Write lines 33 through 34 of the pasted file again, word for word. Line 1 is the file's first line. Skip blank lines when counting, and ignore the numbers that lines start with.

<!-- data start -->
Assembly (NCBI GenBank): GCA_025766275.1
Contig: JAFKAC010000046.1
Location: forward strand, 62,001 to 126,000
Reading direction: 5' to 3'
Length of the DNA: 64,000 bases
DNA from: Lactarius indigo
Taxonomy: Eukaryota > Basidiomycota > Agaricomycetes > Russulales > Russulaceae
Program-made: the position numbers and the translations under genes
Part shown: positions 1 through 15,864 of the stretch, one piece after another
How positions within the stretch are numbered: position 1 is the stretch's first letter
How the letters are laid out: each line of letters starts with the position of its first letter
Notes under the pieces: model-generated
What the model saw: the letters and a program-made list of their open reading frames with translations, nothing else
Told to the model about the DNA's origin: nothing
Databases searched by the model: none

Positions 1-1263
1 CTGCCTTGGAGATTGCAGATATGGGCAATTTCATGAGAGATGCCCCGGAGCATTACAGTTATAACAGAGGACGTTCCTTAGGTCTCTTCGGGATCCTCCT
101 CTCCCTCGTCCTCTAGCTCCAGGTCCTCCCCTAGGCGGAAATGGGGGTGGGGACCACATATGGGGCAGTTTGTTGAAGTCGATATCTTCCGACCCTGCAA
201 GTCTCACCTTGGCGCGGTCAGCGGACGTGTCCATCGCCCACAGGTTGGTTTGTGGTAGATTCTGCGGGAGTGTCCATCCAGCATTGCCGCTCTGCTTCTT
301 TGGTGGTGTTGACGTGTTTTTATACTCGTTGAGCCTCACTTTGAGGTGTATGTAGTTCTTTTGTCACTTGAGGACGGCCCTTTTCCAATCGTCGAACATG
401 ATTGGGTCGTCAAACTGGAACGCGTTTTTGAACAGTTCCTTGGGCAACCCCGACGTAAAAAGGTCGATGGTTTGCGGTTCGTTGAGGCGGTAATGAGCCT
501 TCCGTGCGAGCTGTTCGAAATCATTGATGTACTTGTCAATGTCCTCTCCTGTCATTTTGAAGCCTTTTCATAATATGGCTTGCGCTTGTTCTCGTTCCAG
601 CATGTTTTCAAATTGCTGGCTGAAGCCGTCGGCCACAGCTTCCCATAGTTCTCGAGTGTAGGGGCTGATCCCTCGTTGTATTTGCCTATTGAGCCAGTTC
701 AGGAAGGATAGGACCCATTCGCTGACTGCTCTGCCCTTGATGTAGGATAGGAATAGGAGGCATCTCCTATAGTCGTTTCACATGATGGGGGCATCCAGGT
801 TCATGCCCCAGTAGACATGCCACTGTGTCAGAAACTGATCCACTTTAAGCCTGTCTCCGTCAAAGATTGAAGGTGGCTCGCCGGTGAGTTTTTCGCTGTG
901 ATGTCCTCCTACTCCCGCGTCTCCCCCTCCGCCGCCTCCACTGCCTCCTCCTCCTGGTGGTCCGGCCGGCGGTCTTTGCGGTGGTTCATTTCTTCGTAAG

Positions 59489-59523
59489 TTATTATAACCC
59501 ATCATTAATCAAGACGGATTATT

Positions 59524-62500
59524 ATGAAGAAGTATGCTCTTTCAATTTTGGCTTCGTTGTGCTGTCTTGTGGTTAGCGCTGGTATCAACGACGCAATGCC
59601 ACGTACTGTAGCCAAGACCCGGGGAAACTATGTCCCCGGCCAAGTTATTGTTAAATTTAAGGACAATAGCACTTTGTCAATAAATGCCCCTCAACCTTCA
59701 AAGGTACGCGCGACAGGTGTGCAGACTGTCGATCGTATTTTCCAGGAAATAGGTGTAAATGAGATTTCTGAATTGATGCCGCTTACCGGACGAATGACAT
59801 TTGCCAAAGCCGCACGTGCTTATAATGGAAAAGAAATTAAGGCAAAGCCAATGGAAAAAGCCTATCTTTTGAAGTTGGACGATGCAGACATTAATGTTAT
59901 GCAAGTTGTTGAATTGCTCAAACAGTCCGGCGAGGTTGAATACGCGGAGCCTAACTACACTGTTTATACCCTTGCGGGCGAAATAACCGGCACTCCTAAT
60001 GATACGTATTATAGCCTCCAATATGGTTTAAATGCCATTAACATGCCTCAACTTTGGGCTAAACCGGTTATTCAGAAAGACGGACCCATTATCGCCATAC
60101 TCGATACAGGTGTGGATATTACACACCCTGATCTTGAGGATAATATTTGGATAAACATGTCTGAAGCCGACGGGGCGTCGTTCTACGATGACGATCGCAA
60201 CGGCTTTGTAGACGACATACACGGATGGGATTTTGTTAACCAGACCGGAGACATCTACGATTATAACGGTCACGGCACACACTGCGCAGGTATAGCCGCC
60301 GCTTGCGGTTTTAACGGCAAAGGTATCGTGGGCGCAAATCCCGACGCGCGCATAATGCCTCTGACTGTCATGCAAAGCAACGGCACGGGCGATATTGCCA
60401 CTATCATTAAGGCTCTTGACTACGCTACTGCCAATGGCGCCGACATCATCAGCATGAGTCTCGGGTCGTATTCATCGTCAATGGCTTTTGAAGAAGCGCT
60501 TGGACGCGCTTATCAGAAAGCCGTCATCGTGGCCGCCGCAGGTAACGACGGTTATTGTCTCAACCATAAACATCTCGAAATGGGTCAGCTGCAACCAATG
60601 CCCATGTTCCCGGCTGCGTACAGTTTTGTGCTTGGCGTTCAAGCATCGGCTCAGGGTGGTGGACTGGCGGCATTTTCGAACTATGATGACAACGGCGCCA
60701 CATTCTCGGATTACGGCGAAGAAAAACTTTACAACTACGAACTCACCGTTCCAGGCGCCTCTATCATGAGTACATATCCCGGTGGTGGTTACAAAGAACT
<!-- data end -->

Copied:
59701 AAGGTACGCGCGACAGGTGTGCAGACTGTCGATCGTATTTTCCAGGAAATAGGTGTAAATGAGATTTCTGAATTGATGCCGCTTACCGGACGAATGACAT
59801 TTGCCAAAGCCGCACGTGCTTATAATGGAAAAGAAATTAAGGCAAAGCCAATGGAAAAAGCCTATCTTTTGAAGTTGGACGATGCAGACATTAATGTTAT